The IUCN Red List—the world's biodiversity barometer—is set for a makeover! An exciting and optimistic Green List (now known as the Green Status of Species) is on the way! But what is it exactly and how will it work? If only we had an IUCN expert at hand to run you through it...
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Josh: "Wonderful to have you here Professor Resit Akçakaya, can you please tell us a little bit about yourself?"
Resit: "Thank you for having me, and for this opportunity to talk about this exciting new direction in biodiversity conservation.
I am a professor in the Department of Ecology and Evolution at Stony Brook University, which is on Long Island, New York. I teach ecology, do research in conservation biology, and mentor PhD students. In addition to being a university professor, I'm also a member of IUCN's Species Survival Commission."
Josh: "Just to familiarise our audience, who is the IUCN and what is the IUCN Red List?"
Resit: "IUCN is one of the world's oldest and largest international conservation organizations. It has several 'commissions', the largest of which is the Species Survival Commission (SSC), which is the world's largest network of conservation professionals. Almost all of the 9000+ members of SSC are volunteers, like myself. We primarily work in academia, government, and NGOs, and also contribute to the SSC. My own contribution is in the IUCN Red List programme. I chair a committee that develops guidelines about how species are assessed to be on the IUCN Red List; in other words, how to identify a species as being threatened with extinction.
IUCN Red List keeps track of the status of species in terms of how close they are to extinction.
Those that are close are called threatened species, and are separated into 3 categories: critically endangered, endangered, and vulnerable. But the Red List also includes information on species that are not threatened. Most importantly, it keeps track of how the status of species are changing over time. Some species become more threatened; whereas others improve over time, mainly because of conservation actions. Currently, over 100, 000 species are assessed on the IUCN Red List.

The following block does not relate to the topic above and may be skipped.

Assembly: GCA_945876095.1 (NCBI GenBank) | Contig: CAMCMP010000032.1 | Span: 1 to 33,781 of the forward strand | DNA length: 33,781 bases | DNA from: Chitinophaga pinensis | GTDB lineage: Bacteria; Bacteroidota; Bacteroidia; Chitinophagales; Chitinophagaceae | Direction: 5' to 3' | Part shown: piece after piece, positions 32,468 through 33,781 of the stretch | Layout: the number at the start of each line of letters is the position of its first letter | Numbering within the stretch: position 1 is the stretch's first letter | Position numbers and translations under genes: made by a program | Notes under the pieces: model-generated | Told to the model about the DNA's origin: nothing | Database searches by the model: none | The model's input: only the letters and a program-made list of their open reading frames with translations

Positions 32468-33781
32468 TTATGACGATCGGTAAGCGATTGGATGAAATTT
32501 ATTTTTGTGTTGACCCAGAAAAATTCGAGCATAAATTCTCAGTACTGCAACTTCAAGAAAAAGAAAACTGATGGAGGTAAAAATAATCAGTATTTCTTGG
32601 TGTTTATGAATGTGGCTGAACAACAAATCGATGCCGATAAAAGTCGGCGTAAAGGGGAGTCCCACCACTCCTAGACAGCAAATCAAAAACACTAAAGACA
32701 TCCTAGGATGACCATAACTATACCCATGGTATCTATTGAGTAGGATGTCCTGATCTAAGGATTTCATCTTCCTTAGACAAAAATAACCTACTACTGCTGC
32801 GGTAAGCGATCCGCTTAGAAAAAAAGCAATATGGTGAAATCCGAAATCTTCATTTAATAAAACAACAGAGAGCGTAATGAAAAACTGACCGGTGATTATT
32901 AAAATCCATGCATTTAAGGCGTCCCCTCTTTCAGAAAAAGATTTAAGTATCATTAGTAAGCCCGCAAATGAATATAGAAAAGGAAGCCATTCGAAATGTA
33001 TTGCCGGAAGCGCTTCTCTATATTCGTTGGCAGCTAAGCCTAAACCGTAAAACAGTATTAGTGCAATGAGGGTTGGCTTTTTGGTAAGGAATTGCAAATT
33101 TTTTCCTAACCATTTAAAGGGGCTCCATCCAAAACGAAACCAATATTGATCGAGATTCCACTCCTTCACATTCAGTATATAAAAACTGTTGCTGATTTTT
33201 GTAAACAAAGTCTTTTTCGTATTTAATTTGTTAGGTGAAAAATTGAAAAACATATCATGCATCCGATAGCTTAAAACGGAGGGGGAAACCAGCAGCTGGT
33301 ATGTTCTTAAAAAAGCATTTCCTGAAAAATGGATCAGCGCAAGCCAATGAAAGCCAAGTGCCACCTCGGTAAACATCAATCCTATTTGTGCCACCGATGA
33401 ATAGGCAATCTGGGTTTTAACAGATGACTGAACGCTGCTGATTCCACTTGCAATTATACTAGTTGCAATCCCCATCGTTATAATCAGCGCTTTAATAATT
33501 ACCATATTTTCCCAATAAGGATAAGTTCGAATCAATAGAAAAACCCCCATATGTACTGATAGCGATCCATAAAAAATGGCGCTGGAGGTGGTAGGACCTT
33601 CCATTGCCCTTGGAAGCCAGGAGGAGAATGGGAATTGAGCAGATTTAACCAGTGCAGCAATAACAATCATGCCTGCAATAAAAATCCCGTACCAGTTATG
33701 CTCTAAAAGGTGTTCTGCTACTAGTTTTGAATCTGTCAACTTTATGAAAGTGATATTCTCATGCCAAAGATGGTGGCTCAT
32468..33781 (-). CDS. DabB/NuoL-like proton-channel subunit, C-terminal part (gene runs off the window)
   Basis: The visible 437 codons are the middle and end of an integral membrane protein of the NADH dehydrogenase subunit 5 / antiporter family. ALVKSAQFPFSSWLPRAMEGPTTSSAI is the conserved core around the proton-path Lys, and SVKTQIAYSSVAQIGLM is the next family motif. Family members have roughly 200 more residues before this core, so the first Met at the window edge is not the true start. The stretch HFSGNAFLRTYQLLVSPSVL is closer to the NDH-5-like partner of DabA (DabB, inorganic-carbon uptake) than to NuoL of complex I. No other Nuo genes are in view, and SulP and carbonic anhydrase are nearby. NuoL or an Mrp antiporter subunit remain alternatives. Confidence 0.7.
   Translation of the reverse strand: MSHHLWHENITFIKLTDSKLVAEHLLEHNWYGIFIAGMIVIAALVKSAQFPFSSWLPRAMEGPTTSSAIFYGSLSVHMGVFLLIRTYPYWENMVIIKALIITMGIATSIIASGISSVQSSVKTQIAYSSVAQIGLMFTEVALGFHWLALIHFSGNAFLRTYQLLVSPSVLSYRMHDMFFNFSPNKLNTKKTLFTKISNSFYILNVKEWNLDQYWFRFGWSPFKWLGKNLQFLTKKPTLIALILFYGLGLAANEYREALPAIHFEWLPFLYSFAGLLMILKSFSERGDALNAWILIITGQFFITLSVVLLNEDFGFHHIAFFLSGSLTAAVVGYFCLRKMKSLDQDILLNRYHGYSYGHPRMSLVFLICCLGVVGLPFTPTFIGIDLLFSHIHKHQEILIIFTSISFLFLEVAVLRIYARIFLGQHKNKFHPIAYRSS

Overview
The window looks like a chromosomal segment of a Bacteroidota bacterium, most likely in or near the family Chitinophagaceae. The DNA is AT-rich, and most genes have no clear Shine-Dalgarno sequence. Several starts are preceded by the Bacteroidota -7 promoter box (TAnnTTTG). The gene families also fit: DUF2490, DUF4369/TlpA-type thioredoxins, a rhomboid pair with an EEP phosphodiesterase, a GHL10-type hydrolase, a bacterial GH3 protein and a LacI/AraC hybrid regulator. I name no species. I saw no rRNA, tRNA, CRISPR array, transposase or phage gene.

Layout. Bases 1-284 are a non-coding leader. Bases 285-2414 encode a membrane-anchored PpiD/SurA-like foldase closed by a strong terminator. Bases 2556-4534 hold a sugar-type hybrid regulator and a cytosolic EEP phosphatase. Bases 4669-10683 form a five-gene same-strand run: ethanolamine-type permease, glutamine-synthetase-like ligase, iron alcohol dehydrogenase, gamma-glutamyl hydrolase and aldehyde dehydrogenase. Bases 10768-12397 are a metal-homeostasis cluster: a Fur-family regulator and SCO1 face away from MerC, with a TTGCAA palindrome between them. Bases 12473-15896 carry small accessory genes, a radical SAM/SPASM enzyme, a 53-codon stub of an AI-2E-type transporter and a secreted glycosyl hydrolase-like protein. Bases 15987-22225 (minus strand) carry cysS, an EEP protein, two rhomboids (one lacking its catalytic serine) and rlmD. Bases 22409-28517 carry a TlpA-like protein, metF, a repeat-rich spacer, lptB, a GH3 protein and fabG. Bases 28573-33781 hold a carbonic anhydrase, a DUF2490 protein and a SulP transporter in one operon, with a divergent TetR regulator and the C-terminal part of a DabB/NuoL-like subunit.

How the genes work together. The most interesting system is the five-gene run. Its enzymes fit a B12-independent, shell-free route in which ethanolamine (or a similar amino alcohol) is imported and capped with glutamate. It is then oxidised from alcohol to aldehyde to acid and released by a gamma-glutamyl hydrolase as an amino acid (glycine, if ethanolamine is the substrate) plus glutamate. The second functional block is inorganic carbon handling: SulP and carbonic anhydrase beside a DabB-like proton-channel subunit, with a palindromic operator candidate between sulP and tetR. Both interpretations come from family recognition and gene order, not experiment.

Another role I have in IUCN is as a member of the task force that developed a new system for assessing conservation success, which we had initially called the IUCN Green List."
Josh: "What is the IUCN Green List and how does it differ from the IUCN Red List?"
Resit: "First, let me mention that the green list is now officially called The IUCN Green Status of Species.
It has two basic aims: to measure the recovery of a species, and to measure the value and importance of conservation for the species.
These aims are different from, and complementary to, that of the Red List, which is to sort species according to their extinction risks. Permit me to explain the two aims of the Green Status of Species in a bit more detail.
The first goal is to measure species recovery. This is important, because we want species not just to avoid extinction, but to improve beyond that. We want them to recover to numbers and distribution they had before major human impacts caused them to decline.
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The second goal is to measure conservation impact; i.e., to calculate how important conservation is, has been, and will be, for the recovery of the species. We defined 4 metrics for this; collectively they quantify the importance and value of conservation for a species. One of them, for instance, is called Conservation Legacy. It measures how important past conservation has been for the species. Another is called Conservation Dependence, and it measures how important the ongoing conservation measures are for the species."
Josh: "How will the Green List, now known as the Green Status, work?"
Resit: "As in the case of the IUCN Red List, teams of experts will assess the Green Status of Species. Each species will be assigned to a category for each of the 4 metrics. For example, a species can be designated as having High Conservation Legacy and Medium Conservation Dependence. These categories will be displayed alongside the species' Red List category, which measures its extinction risk.
Thus, the Green Status is complimentary to the Red List. Together, the Red List and the Green Status will present a complete picture of the conservation status of each species, providing valuable information to policy makers, wildlife managers, and conservation practitioners."
Josh: "What is the Green score and how is it measured?"
Resit: "The Green score measures how close a species is to being fully recovered. The formula for the Green Score takes into account the numbers and the distribution of the species (i.e., how many individuals there were, and where) at a baseline date. It also considers the numbers at which the species would fulfil its functions in the ecosystem."
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